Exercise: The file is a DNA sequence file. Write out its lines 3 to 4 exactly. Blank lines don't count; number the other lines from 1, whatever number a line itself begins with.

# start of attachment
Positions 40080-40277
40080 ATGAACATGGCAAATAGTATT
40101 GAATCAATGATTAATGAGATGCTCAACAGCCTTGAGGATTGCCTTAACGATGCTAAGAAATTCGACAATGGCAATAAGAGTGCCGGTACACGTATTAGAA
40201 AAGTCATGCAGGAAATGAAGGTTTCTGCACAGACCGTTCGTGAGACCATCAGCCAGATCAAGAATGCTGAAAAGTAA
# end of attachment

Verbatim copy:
40101 GAATCAATGATTAATGAGATGCTCAACAGCCTTGAGGATTGCCTTAACGATGCTAAGAAATTCGACAATGGCAATAAGAGTGCCGGTACACGTATTAGAA
40201 AAGTCATGCAGGAAATGAAGGTTTCTGCACAGACCGTTCGTGAGACCATCAGCCAGATCAAGAATGCTGAAAAGTAA